In a world characterized by rising temperatures, deforestation and other human influences on the environment, the spread of infectious disease is a hot topic. Many recent studies suggest that environmental changes can affect the transmission of everything from malaria to the Zika virus — and it’s increasingly important to understand these links, scientists say.
This week, a new study has provided new evidence that environmental changes can increase the threat of disease. It concludes that unusually warm temperatures caused by 2015’s severe El Niño event — probably compounded by ongoing climate change — may have aided in the rapid spread of the Zika virus in South America that year. And while there are many complex factors at play in the spread of mosquito-borne diseases, the study may help scientists better prepare for the kinds of future effects we might see in our warming world.
“The start of the mission was simple — trying to address where the risk will be, where is it going to move next, where could Zika happen on the planet on a global scale,” said Cyril Caminade, a research fellow at the University of Liverpool and the new study’s lead author. To that end, the authors designed a study that would help them determine how climatic changes have impacted the mosquito-borne transmission of Zika.
There are two main species of mosquito known to carry the Zika virus — Aedes aegypti, or the yellow fever mosquito, which is widespread in the tropics; and Aedes albopictus, or the Asian tiger mosquito, which lives in both tropical and temperate regions of the world. Scientists also believe Zika can be sexually transmitted, but the new study focused only on mosquito transmission.
For the study, the researchers collected published information on the distribution of these two mosquito species and how temperature variations can affect them. Studies suggest, for instance, that up to a certain point, rising temperatures can cause mosquitoes to bite more frequently. The researchers also collected global historical climate data from the past few decades and used all the information to build a model of Zika transmission worldwide.
The model produced an unusually high disease transmission potential in the tropics for the year 2015, including in Colombia and Brazil, the countries hit hardest by Zika. Similar results occurred between 1997 and 1998, one of the only other times on record to experience such a brutal El Niño event.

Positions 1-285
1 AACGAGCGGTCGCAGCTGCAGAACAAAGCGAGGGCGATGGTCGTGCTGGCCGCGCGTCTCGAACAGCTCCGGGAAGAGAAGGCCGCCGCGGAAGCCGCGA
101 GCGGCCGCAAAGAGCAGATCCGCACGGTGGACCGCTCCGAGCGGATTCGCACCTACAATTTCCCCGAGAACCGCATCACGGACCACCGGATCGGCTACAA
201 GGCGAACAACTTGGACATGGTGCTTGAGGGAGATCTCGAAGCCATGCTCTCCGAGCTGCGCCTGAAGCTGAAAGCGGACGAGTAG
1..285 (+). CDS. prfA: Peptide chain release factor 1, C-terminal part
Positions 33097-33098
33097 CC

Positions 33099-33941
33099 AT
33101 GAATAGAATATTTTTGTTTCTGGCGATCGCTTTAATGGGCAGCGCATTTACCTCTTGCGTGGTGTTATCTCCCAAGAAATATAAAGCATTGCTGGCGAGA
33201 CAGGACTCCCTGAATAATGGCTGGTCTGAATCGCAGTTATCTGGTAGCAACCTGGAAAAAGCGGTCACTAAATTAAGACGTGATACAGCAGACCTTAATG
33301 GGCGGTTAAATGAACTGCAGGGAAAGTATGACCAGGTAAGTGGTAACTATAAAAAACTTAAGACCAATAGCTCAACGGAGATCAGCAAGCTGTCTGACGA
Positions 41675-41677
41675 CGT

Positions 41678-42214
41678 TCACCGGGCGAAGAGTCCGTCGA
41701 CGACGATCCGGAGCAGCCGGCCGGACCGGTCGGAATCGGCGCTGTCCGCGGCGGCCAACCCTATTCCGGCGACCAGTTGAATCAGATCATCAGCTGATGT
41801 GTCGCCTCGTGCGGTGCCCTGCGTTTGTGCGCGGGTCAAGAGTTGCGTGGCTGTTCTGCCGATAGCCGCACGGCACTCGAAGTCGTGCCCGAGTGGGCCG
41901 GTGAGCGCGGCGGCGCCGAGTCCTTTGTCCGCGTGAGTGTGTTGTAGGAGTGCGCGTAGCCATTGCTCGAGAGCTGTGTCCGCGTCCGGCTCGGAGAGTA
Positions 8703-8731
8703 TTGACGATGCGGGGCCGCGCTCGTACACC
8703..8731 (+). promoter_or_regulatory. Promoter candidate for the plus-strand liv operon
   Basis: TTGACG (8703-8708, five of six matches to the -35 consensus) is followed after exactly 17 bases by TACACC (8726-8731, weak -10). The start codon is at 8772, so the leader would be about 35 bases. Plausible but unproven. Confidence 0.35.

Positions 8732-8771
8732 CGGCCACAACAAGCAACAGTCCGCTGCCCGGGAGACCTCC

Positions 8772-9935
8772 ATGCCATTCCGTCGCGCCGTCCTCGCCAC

“Our model indicates that the 2015 El Niño event, superimposed on the long-term global warming trend, has had an important amplification effect,” the researchers note in the paper.
The model also helped the researchers identify the ideal seasonal climate conditions for Zika transmission around the world. In South America, for instance, the model suggests that the potential for transmission should peak in the winter and spring.
In the southeastern U.S., on the other hand, summer is ideal. In fact, the model suggests this region has a high potential for disease transmission during this time, due partly to the high temperatures and partly to the fact that both mosquito species are found there.
That said, reports of Zika have been limited in the U.S. so far — and this speaks to the complexity of vector-borne disease transmission, Caminade said. Climate can certainly play a significant role in setting up the right conditions for an outbreak, but epidemics also depend on many other factors, including population density, access to healthcare and the use of pesticides and other anti-mosquito interventions in any given location. Some of these factors — which were not accounted for in the new study — can probably explain why there hasn’t been much Zika transmission in the U.S. so far.
Caminade also pointed out that after a population has been exposed to a mosquito-borne disease like Zika, a phenomenon called “herd immunity” often occurs — this happens when so many people have already been exposed, and developed an immunity, that there aren’t enough new people left to infect to continue the epidemic. This is the probably part of the reason we didn’t see Zika epidemics in other tropical parts of the world in 2015, despite the new study’s results. And some experts have suggested that herd immunity will likely cause the current situation in South America to burn itself out within a few more years.